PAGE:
"); NewWindow.document.close(); return false; }

African conference looks at living with AIDS at home
Monday 11 October 2004
Home About PlusNews Country Profiles News Briefs Special Reports Subscribe Archive IRINnews


East Africa
Great Lakes
Horn of Africa
Southern Africa
West Africa
·Burkina Faso
·Cape Verde
·Cote d'Ivoire
·Eq. Guinea
·Guinea Bissau
·Sao Tome & Pr.
·Sierra Leone
·Western Sahara
RSS - News Briefs


PlusNews E-mail Subscription

WEST AFRICA: African conference looks at living with AIDS at home

[This report does not necessarily reflect the views of the United Nations]


AIDS - families can do more to help

DAKAR, 16 December (PLUSNEWS) - Taking as its theme "More Care for Better Living", the 6th Home and Community Care Conference in Dakar, Senegal, last week highlighted the need for a far stronger, more well-rounded approach to the needs and problems of People Living with HIV/AIDS.

While conference organisers made it clear that that prevention remained the mainstay of the global response to HIV/AIDS, delegates stressed repeatedly that those affected by the virus needed access to proper care and medication.

The message from the Senegalese capital was clear: "Better Living" meant governments providing affordable antiretroviral therapy to those who needed it, while families and communities needed to do a lot more to end the stigmatisation and marginalisation of people living with AIDS.

It was made evident that those most affected by HIV/AIDS should be at the centre of treatment and prevention campaigns.

Jeanne Kouamé, a veteran AIDS campaigner from Cote d'Ivoire who forms part of the Home and Community Care's organising network, warned that international donors had shown a tendency to focus only on prevention, ignoring issues like the basic welfare of people living with HIV and AIDS.

A recurring theme at Dakar was the need to build a bridge between home, hospital and community. Kouamé stressed the need for relatives to take the lead in helping family members diagnosed as HIV-positive. "The family must be the first source for any response from the community, because it is the family which can feed and take care of the sick," he argued.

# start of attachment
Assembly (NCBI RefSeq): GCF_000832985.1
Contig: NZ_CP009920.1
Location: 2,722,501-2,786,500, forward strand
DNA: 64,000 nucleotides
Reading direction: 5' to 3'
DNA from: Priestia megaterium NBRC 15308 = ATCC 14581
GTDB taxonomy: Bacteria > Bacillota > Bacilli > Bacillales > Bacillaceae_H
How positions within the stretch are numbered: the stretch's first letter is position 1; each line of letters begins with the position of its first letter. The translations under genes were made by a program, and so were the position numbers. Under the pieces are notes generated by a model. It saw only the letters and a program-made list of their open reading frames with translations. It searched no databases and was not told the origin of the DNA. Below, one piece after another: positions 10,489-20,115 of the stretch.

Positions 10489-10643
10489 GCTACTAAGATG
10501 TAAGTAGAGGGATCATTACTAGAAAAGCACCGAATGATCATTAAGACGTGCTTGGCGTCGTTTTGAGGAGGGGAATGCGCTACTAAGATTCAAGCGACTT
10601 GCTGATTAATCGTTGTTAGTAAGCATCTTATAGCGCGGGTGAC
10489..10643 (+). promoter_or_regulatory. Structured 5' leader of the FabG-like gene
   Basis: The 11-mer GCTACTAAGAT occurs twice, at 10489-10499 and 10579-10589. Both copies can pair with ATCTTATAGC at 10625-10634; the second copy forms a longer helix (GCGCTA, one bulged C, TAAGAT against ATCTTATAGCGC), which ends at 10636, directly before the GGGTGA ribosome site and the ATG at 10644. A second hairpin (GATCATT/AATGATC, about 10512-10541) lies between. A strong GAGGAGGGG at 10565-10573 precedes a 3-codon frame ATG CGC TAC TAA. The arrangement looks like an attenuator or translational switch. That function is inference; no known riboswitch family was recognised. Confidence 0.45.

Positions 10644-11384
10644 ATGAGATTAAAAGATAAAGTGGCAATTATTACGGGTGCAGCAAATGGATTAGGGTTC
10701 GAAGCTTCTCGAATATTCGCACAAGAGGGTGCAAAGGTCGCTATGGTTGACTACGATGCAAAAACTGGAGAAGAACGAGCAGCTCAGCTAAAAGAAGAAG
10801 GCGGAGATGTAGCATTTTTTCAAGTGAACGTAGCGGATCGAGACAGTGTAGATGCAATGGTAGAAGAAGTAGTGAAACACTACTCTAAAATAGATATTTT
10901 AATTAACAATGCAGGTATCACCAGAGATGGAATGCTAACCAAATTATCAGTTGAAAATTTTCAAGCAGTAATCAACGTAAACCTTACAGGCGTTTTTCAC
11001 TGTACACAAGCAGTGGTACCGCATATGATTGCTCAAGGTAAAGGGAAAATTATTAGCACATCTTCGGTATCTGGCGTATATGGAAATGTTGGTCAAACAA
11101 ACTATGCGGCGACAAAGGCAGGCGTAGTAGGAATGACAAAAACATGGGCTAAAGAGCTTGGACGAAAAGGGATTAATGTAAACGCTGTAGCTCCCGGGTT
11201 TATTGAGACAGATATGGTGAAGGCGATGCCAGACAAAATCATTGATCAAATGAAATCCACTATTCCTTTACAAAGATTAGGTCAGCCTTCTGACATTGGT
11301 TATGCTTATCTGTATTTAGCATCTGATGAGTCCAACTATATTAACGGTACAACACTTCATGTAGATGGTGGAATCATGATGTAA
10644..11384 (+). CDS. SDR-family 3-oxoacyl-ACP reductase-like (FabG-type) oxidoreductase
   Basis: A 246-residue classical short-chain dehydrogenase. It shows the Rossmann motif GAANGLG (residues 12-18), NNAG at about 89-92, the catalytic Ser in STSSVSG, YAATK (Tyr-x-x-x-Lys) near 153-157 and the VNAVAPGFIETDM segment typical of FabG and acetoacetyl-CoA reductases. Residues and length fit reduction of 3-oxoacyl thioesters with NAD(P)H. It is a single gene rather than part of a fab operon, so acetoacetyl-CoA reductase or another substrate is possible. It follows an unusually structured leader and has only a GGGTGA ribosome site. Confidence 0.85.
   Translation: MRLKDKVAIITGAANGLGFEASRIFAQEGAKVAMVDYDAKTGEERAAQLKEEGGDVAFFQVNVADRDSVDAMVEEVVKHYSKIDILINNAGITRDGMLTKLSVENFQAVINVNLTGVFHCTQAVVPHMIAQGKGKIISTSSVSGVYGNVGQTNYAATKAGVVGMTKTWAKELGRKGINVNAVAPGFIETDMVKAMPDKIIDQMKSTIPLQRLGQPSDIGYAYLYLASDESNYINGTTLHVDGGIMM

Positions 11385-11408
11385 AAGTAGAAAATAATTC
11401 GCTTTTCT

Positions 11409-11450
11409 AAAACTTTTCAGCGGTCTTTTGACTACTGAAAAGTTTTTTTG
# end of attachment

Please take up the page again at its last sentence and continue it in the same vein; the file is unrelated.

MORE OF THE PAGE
But the workshops and discussions went further. Using dozens of abstracts, from Latvia to Lesotho and Thailand to Togo, delegates discussed issues like end-of-life care, the role of traditional healers, the use of massage and aromatherapy, food needs, income-generating activities, the psychosocial needs of children and care for care givers.

There was also a strong focus on the problems of gaining access to drugs-users and dealing with HIV/AIDS in the context of prisons and other institutions.

African countries have hosted numerous conferences on the pandemic in recent years, but this was the first Home and Community Care event to take place in sub-Saharan Africa.

The UN World Health Organisations (WHO) estimates there are around 30 million adults and children in Africa living with HIV-AIDS. These account for 75 per cent of its global estimate of 40 million people infected with the virus.

In its AIDS epidemic update, released in November, the WHO warned: "The epidemic in sub-Saharan Africa ... remains rampant. How long it will stay like this will depend on the vigour, scale and effectiveness of prevention, treatment and care programmes."

The same report noted that, with some exceptions, like Botswana and Uganda, "antiretroviral treatment coverage remains dismal in sub-Saharan Africa overall".

The Dakar conference offered the WHO another opportunity to publicise its "three-by-five initiative". It aims to provide antiretroviral therapy to three million people living in poor countries by the year 2005. At present, the WHO believes only 400,000 people have access to antiretroviral drugs which can extend the lives and improve the health of people living with AIDS, but cannot cure them. Less than 100,000 of those benefitting from this still expensive treatment are in sub-Saharan Africa.

Senegalese President Abdoulaye Wade, the only African head of state to attend the conference, said antiretroviral medication, which is already heavily subsidised in Senegal, would be available free of charge to all who needed it from January 2004 onwards.

Estimates vary, but Senegal is thought to have around 100,000 people infected with HIV.

A special antiretroviral treatment initiative was introduced by Senegal in 1998 and UN agencies have since worked with leading drugs companies to keep prices low.

Wade urged his African counterparts to respond more vigorously to the HIV/AIDS challenge, arguing that "lack of access to antiretroviral drugs should be a thing of the past by 2010".
WHO has described three-by-five "a plan of action by a broad alliance of nations, institutions and committed people, including those living with HIV/AIDS".